|Sep 21, 2012, 02:13 PM||#1|
Messages randomly fails to log conversations
I'm seeing an issue with 10.8.2 (also had it with 10.8.1) where Messages will randomly fail to log some of my conversations. "Save history when conversations are closed" is checked in Preferences, but occasionally, the log will not be saved. I only use Messages for AIM contacts, so I am not sure if this also might happen with iMessages, Yahoo, Jabber, etc.
The conversation itself happens normally, and when it's over, I close the conversation and it's removed from the left pane of the Messages window. But the next time I speak with that contact, whether by sending them a message or receiving a message from them, the immediately preceding conversation is missing from the conversation history (but the history does show older conversations that preceded the missing conversation). Looking in the Finder, there is no log file for that conversation in my logs folder. This happens only randomly and fairly rarely, from what I have noticed; it may occur once out of every 10 conversations.
This has happened with a handful of different people and it's unpredictable, so it's frustrating to lose records of conversations with no warning and with no way to get them back. The workaround is just to leave every conversation window open, but that gets very cumbersome!
I'd love to file a bug report, but I'm hoping to get some more information and perhaps figure out a pattern so I can give Apple some specifics.
Has anyone else noticed this?
|Sep 23, 2012, 11:32 PM||#2|
Okay, replying to my own post, I've managed to get a better sense as to the nature of the problem thanks to Time Machine. There seems to be a serious bug in Messages that causes data loss.
Messages/iChat logs are named in the format of "[Contact name] on [Date] at [Hour.Minute when conversation window is opened].ichat" and the problem relates to the time stamp. It turns out Messages is indeed logging all conversations, but when a new conversation is initiated, a new log file is created with the old date and time stamp in the name rather than getting the current date and time and using that in the filename. This of course has the effect of overwriting the existing file in the directory because the names are identical.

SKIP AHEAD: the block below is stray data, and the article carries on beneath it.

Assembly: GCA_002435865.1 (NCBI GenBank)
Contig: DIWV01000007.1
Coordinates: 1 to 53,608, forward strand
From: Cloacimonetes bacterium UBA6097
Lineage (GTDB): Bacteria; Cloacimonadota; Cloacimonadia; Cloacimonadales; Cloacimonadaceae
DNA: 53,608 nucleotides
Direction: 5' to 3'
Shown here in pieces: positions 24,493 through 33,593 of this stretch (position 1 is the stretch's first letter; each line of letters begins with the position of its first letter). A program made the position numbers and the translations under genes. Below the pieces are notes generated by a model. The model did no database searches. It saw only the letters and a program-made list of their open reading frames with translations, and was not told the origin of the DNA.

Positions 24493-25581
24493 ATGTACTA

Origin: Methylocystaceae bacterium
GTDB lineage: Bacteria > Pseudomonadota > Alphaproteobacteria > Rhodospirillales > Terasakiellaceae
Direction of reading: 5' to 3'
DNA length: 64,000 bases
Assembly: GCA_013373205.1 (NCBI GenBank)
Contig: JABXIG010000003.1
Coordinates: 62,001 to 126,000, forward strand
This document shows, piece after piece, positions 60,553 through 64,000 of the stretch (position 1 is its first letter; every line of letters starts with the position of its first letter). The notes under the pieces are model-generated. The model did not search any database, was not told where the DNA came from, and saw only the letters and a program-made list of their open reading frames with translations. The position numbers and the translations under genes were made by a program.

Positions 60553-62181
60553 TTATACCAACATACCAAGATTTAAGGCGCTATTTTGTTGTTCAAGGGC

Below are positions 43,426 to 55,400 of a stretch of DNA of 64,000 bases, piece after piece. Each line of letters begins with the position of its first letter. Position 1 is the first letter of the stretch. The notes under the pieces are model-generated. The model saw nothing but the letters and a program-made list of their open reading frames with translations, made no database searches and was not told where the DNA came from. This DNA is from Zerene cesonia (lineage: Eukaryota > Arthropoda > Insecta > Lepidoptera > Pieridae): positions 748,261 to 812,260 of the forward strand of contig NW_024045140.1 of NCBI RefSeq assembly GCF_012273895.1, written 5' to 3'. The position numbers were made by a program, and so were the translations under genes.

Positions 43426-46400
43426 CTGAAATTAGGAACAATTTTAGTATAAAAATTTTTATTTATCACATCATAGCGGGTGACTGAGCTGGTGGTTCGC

If Messages.app is closed and then reopened, initiating a new conversation with a contact does not overwrite the log for the old one. However, the second conversation and all subsequent conversations will overwrite the previous log. Thus, if one has multiple conversations with one contact but closes the conversation window each time, the only log that will remain is the log of the newest conversation - but it will have the filename of the (now overwritten) oldest log.
Conversation logs are stored in folders for each day, and this also seems to have the effect of storing conversations in the wrong folders. What I observed is logs from conversations that occurred on, for example, September 15th, stored in the folder 2012-09-10, because that is the location of the log of the earliest conversation I had with that contact since Messages.app was launched.
If a Time Machine backup has occurred, then the old logs can be retrieved from backup and restored, then manually renamed with a proper time stamp. Messages then has no trouble parsing and incorporating the logs into its conversation history as it should (but is happy to overwrite them again if given the chance).
The only workaround I can figure out is to never close conversation windows until this is fixed, and if one does so without thinking, immediately relaunch Messages to ensure fresh log files are created the next time a conversation is initiated with that contact.
In sorting out this mess and retrieving my logs from backups, I have also discovered firsthand that Mountain Lion's QuickLook is severely broken and fails to display .ichat files at least 4 times out of 5 but will eventually display the file after repeated attempts. Spotlight also seems to be horribly broken, failing to return proper search results when disk images are mounted, failing to index disk images (even when they are read/write), and randomly reindexing the disk (and slowing the whole system down in the process; this occurs even after forcing the system to rebuild the entire Spotlight index).
Bug reports will be filed shortly.
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